Building Relationships with New Families:
Continuing the Relationship
This is the last article in a three part series on family engagement:
- The Importance of the First Impression
- The Benefits of Gradual Enrollment
- Continuing the Relationship
A new family has started in your classroom. How do you keep them informed of their child’s progress? What should you do to include them in what is happening in the classroom and the school community?
Finding opportunities for families to be involved in ways that support their child’s growth and development can be challenging. How parents see their role in supporting their child plays a part in how they become involved at school. If they believe that their involvement will be effective, they tend to have a higher commitment to the school.
If parents believe that their involvement is effective, they will have a higher commitment to the school.
A study of kindergarten parents and teachers in New Zealand (Billman, Geddes and Hedges, 2005) revealed that parents often see their volunteer role as being dominated by “domestic” duties such as chopping fruit or cleaning. When parents are involved in more active types of undertakings such as helping with a class project and engaging with children, this has a more positive impact on children’s learning. Parents believe that their involvement influences their child’s development (Banks, 2013), but because they often receive inadequate information from the teacher, they remain less involved in their child’s learning (Billman, Geddes and Hedges, 2005).
When parents are aware of happenings in the classroom or stages of child development, they are better able to support learning. When teachers are aware of occurrences at home, they have a greater insight into the life of the child and are better able to prepare learning activities.
A key to family involvement is to make available a range of opportunities without obligation. Below are some different ways you can engage and communicate with families.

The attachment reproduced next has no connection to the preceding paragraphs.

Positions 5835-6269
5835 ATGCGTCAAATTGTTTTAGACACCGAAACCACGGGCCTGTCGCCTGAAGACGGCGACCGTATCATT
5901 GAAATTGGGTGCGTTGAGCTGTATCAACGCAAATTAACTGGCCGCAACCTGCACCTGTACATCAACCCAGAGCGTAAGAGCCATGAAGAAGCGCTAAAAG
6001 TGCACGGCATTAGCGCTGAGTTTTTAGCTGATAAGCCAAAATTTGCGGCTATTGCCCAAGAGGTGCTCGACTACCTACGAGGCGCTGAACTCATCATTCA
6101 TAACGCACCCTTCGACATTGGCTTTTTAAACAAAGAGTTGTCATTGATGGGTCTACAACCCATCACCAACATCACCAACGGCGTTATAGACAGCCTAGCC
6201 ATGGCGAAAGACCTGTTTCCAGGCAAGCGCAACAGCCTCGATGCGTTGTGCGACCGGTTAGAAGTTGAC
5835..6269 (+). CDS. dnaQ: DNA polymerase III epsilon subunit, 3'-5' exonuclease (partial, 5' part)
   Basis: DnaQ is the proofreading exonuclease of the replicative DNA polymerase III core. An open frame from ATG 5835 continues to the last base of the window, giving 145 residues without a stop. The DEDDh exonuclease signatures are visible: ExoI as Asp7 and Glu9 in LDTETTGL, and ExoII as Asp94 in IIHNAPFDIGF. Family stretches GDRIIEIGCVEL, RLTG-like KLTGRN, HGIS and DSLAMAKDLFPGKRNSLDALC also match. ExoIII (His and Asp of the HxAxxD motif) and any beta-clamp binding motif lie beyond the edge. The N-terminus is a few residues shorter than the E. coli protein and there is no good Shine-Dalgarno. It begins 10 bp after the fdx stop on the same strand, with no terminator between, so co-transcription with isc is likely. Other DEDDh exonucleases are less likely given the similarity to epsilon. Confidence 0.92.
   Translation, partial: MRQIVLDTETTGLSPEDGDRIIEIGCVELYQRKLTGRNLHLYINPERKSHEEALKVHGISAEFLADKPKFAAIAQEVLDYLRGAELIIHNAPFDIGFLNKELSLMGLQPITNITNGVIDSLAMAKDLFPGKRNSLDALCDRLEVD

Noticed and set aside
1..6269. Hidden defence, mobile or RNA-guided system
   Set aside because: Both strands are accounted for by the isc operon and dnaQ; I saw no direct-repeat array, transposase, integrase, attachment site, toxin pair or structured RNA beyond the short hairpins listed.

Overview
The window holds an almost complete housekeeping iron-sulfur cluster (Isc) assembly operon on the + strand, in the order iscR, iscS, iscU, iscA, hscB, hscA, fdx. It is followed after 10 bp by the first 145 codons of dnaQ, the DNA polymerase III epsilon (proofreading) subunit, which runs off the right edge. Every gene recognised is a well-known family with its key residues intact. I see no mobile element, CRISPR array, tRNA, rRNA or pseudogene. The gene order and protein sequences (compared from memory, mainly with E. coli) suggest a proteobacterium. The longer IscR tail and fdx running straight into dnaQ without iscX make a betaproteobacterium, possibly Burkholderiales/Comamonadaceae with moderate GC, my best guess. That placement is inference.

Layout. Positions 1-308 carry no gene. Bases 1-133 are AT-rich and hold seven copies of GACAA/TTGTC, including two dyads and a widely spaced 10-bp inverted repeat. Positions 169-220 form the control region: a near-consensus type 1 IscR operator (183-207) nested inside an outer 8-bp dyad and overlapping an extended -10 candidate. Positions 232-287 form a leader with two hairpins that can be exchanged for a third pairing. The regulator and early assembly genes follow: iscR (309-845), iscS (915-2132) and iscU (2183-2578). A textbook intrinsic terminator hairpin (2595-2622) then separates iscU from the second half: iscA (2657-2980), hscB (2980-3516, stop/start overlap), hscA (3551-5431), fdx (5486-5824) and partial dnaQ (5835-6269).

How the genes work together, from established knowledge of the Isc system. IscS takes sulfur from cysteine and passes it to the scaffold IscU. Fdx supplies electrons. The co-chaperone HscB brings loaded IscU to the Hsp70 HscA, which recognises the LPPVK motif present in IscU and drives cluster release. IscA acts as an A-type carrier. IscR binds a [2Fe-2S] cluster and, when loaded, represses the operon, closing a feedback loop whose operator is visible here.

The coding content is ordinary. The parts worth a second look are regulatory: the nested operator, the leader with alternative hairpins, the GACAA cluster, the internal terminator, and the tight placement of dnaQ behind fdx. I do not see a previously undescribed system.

Communicate and document
Sharing information with families about something the child did that day in the form of a postcard, note, or a message on their chart is a great way to engage families especially if you’re not there at pick up time. Families are very interested in the social and emotional aspects of their child’s day. What did she do? Who did he play with? An anecdote from the morning’s block corner activity, for example, gives families a small insight into their child’s day and can be an opportunity to start a conversation with their child or a home learning adventure. It may be information about learning academically (Aliya-Su sorted shapes correctly/counted to 20), socially (Jamie and Izack worked together to build a fort) or emotionally (Monica was very sad today when we read a story about a lost dog. She told me her dog ran away one day and the story reminded her of that).
Share lesson plans
Share your planning with families. If there is a special focus on “the sky” let them know what their child might be learning and ways they can continue that learning at home. For example, “Tonight, before bed, look at the sky and discuss what you can see and cannot see.”
Provide a school calendar, share newsletters, and build a notice board
A calendar gives parents a heads up on events such as meetings, special events, fundraisers, and holidays/closures. Often a center-wide weekly newsletter is sent out with information about activities, learning, upcoming events, and reminders about dietary requirements or health issues. Is there an opportunity for you to share information about your class in the newsletter? Noticeboards are useful for information sharing especially if you make them look attractive and regularly change the look and the information that is on them. Encourage families to look at the newsletter and notice board for information. If you give a special mention to a child in your class (“Congratulations to Caitlin in the Butterflies room for being able to recognize primary colors”) or add a photograph of the child and an explanation of what they are doing, this will certainly capture parents’ attention.
Ask for parent help
Are you able to have parents assist you in class on a special activity? Many parents or grandparents have skills they can share with the class such as singing/music, drama/storytelling, carpentry, sewing, or cooking. Parents in my study (Banks, 2013) really liked to be invited into the class. They found that their children appreciated having a family member there sharing the experience.
Keeping track of children’s development through folders of their work, photographs, or records of development are excellent ways to start conversations and show growth and development in all areas. There are several apps available for tracking development too, for example: Bloomz, LifeCubby, and See-Saw.